Culture & Entertainment

HPV Vaccine Doesn't Promote Promiscuity

Canadian Living
Culture & Entertainment

HPV Vaccine Doesn't Promote Promiscuity

A study released a month ago shows that the human papilloma virus or HPV vaccine used to protect against cervical cancer does not lead to girls being more promiscuous. The study compares medical records for vaccinated and unvaccinated girls, looking at "markers" of sexual activity such as whether girls had sought birth control advice; tests for sexually transmitted diseases or pregnancy; or had become pregnant. No difference in rates of those markers were found between those vaccinated compared with those who were not. HPV is the leading cause of cervical cancer and has also been linked with anal and oral cancers in women and men. Three doses of HPV vaccine shots are recommended for girls and boys at age 11 or 12, before they have had sex. Opponents of the vaccine claim it would promote promiscuity among youth and threaten chastity. In fact, the Calgary Catholic School District has decided against offering the vaccine to its students, and only just opened up the decision for discussion with parents. I for one am fairly relieved that there's something that can actually help prevent cancer given that everything seems carcinogenic these days. And I do plan to have my child vaccinated when she's old enough (though my husband may have her bubble complete by then). I'm not worried at all that it'll encourage her to have sex earlier. I'm hoping I'll have put enough sense in her head by then that she doesn't mistake a needle for a license to have sex. What do you think? Does the HPV vaccine encourage sex among adolescents? Have you or would you have your child vaccinated? Should school boards be allowed to make such decisions on behalf of parents?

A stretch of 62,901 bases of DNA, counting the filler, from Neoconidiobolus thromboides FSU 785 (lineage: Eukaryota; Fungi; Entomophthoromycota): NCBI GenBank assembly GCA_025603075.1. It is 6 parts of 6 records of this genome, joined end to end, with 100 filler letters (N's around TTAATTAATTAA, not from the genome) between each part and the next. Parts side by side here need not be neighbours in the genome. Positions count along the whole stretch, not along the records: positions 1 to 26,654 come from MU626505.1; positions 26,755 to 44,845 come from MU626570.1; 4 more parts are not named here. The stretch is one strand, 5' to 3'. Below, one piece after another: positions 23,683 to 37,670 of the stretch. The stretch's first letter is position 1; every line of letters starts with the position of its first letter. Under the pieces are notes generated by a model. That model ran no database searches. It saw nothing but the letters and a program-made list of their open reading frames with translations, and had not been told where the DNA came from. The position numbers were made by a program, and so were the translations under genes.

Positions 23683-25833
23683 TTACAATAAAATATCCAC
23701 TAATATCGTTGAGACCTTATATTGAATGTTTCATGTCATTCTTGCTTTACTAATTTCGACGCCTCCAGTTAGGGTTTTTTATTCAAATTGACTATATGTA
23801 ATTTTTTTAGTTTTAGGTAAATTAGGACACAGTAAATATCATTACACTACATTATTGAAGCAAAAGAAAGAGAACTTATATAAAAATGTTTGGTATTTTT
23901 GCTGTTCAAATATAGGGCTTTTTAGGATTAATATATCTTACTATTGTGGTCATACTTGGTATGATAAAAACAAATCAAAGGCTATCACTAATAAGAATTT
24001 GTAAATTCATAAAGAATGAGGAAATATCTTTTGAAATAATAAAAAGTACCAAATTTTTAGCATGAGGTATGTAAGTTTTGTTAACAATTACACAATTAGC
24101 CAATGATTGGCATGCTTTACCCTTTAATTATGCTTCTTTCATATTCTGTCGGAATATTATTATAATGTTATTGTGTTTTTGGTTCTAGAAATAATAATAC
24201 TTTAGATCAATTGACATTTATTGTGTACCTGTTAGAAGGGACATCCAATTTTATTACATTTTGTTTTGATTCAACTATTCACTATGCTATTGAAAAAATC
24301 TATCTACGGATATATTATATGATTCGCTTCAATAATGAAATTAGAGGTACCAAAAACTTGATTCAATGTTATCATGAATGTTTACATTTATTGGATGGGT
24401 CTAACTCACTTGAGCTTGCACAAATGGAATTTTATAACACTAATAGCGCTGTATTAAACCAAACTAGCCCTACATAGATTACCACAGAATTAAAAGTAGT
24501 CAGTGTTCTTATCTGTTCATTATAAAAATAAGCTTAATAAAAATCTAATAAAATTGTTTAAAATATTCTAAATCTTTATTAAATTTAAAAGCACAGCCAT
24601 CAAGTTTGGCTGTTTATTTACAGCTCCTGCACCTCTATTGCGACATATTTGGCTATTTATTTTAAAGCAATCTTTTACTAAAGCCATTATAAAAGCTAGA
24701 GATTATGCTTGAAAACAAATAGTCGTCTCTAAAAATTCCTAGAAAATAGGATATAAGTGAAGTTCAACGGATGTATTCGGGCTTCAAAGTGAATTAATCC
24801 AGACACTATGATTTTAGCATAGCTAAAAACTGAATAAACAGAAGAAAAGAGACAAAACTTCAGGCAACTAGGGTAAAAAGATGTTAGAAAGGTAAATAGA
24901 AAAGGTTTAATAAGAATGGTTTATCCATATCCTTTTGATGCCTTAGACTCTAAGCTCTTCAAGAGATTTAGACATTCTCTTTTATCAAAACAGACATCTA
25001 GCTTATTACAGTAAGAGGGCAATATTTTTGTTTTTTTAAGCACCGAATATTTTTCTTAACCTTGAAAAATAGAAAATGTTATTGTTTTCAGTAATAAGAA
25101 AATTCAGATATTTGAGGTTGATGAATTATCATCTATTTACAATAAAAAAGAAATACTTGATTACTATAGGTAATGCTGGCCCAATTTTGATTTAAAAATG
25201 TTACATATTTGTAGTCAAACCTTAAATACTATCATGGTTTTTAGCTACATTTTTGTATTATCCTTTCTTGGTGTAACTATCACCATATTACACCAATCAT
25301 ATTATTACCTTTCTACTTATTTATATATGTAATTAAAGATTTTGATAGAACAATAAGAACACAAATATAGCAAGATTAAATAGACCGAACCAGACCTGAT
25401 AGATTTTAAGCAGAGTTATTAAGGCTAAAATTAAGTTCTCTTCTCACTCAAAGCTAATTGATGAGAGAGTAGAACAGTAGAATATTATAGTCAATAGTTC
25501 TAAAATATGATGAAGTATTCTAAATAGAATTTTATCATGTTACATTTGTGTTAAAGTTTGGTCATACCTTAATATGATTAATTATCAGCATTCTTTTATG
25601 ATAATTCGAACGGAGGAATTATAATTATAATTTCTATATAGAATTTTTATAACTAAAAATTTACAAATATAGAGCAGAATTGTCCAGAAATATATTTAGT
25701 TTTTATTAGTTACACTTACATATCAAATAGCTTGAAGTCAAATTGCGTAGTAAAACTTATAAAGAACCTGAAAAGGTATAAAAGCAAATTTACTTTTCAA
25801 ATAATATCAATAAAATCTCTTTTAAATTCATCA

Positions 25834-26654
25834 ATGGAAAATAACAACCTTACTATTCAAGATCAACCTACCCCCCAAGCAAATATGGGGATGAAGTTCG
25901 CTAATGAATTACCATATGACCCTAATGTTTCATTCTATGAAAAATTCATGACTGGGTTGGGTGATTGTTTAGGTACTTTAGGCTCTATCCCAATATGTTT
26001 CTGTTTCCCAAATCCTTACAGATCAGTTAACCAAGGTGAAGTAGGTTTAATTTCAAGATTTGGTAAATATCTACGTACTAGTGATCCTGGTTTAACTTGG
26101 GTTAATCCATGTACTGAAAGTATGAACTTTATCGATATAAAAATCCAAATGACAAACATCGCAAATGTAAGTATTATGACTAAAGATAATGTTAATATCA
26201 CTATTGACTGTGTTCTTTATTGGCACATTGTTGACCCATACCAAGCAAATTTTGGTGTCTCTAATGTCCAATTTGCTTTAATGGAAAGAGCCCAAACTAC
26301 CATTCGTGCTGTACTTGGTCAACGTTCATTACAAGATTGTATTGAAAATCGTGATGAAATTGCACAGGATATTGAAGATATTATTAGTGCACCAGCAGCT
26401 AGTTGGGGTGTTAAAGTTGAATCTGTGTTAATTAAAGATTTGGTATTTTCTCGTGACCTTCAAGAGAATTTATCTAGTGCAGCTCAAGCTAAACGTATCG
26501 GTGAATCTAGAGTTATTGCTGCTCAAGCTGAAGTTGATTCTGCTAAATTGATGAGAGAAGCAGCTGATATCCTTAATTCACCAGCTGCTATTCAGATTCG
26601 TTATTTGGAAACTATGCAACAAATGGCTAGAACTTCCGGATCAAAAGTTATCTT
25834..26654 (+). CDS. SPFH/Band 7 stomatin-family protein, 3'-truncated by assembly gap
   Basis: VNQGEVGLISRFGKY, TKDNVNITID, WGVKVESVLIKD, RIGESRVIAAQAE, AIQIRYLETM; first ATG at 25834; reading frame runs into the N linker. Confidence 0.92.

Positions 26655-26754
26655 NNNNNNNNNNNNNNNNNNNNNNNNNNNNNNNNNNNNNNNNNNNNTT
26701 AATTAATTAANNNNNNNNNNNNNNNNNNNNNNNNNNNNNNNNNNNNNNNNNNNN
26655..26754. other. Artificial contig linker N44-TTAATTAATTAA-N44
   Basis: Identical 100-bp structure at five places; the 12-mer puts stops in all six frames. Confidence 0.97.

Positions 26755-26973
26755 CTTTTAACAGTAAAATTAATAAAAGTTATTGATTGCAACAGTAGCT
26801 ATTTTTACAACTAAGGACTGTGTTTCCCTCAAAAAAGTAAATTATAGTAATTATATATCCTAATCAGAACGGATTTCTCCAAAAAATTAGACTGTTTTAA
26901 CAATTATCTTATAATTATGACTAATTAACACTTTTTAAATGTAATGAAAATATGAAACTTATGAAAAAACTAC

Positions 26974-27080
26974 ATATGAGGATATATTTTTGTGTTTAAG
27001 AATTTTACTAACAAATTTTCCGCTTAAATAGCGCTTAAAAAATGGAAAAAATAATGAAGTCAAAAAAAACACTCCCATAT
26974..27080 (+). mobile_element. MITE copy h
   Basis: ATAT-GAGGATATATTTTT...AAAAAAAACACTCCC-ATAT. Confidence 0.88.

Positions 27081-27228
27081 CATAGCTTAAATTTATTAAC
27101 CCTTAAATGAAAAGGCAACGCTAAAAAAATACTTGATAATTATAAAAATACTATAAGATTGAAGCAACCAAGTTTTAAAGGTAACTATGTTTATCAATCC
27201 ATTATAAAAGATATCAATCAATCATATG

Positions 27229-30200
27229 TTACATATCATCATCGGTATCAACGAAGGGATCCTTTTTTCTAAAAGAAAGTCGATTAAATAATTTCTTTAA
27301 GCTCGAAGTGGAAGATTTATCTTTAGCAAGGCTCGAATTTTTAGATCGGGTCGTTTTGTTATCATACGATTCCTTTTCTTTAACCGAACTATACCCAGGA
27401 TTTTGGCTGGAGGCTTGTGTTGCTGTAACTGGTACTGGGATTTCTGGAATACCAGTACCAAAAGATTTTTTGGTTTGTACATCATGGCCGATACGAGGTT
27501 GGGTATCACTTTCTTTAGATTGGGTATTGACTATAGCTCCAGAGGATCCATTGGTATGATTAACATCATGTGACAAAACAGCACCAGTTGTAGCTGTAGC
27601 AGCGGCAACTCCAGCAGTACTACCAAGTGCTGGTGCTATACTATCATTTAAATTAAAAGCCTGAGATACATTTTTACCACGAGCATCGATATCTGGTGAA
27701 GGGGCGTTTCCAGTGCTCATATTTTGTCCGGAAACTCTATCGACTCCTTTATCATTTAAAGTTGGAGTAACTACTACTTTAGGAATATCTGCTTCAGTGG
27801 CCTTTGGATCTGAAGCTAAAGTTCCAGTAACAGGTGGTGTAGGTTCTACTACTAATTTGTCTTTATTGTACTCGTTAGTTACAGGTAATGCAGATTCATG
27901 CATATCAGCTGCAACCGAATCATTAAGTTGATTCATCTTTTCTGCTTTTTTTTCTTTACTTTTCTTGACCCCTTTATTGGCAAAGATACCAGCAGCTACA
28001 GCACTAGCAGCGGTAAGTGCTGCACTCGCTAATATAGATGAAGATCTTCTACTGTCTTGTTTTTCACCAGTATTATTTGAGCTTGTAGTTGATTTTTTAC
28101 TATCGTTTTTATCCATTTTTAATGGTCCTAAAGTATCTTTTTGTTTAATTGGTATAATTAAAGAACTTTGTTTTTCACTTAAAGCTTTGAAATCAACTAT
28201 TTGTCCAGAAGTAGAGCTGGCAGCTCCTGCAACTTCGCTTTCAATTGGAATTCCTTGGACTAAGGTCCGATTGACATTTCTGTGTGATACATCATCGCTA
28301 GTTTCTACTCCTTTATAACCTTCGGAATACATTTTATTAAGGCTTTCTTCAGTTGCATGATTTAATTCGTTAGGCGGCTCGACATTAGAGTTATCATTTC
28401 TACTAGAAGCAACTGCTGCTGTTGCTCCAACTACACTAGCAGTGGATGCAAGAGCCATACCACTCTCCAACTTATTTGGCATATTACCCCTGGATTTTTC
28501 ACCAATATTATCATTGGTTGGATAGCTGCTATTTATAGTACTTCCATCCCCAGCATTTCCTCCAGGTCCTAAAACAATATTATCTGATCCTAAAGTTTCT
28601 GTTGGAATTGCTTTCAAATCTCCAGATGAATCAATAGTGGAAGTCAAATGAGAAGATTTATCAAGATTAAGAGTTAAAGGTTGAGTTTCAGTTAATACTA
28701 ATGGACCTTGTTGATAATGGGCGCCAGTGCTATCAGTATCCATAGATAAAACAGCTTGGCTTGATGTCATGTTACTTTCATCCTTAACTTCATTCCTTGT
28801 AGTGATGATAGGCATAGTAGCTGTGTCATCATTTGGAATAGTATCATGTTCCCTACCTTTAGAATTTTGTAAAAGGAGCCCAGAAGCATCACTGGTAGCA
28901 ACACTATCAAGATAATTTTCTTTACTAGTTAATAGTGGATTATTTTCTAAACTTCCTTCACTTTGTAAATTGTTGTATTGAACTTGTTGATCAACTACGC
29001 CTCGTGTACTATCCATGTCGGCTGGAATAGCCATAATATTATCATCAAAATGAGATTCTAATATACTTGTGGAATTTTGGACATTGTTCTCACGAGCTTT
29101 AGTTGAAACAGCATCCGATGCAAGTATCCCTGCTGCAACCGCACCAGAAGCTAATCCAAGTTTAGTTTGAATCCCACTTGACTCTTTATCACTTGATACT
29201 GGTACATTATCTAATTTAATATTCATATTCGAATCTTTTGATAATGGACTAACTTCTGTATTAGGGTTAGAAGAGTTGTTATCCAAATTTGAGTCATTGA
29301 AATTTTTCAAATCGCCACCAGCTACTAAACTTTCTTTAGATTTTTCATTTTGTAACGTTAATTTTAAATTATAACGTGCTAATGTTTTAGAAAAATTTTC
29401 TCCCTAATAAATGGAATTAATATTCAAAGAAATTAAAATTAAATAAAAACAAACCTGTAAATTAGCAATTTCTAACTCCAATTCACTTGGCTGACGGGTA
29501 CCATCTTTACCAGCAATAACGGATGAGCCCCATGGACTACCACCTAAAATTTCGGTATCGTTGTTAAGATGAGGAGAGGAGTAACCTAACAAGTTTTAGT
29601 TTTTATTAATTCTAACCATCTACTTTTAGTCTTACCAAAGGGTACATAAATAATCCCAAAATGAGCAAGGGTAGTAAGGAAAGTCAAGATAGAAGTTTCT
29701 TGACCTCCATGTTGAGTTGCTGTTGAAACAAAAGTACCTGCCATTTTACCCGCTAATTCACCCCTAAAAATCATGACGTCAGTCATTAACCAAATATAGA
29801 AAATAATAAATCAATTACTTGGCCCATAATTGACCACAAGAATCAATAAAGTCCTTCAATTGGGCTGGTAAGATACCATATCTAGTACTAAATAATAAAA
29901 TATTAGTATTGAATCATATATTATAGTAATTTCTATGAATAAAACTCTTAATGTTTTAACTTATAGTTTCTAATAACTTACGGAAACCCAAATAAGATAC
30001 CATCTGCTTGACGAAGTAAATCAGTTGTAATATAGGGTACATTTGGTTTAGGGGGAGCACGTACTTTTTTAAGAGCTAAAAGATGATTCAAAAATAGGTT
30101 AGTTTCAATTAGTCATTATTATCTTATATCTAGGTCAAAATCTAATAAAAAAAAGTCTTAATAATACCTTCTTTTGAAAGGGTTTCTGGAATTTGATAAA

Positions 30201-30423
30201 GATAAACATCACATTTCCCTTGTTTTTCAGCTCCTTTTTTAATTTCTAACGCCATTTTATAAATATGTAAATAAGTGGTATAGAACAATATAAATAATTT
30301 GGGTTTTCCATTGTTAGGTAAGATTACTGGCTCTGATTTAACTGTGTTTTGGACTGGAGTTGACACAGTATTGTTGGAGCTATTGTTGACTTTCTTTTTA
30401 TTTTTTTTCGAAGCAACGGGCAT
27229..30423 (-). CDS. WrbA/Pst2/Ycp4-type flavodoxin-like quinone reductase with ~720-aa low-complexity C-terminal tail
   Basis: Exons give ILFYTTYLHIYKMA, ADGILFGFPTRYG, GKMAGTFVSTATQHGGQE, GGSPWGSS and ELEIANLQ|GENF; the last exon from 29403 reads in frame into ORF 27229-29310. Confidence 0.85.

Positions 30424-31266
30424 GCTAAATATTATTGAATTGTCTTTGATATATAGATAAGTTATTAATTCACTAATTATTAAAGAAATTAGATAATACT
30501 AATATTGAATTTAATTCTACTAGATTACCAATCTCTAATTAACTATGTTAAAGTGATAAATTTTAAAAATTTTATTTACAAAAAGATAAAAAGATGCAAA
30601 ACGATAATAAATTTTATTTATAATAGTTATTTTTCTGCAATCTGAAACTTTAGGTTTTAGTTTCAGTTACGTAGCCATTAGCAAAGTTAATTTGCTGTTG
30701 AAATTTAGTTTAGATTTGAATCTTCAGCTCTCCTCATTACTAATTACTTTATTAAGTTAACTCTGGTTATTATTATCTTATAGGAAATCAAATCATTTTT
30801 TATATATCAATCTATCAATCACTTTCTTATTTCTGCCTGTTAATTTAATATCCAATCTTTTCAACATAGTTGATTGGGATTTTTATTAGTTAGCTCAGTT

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HPV Vaccine Doesn't Promote Promiscuity

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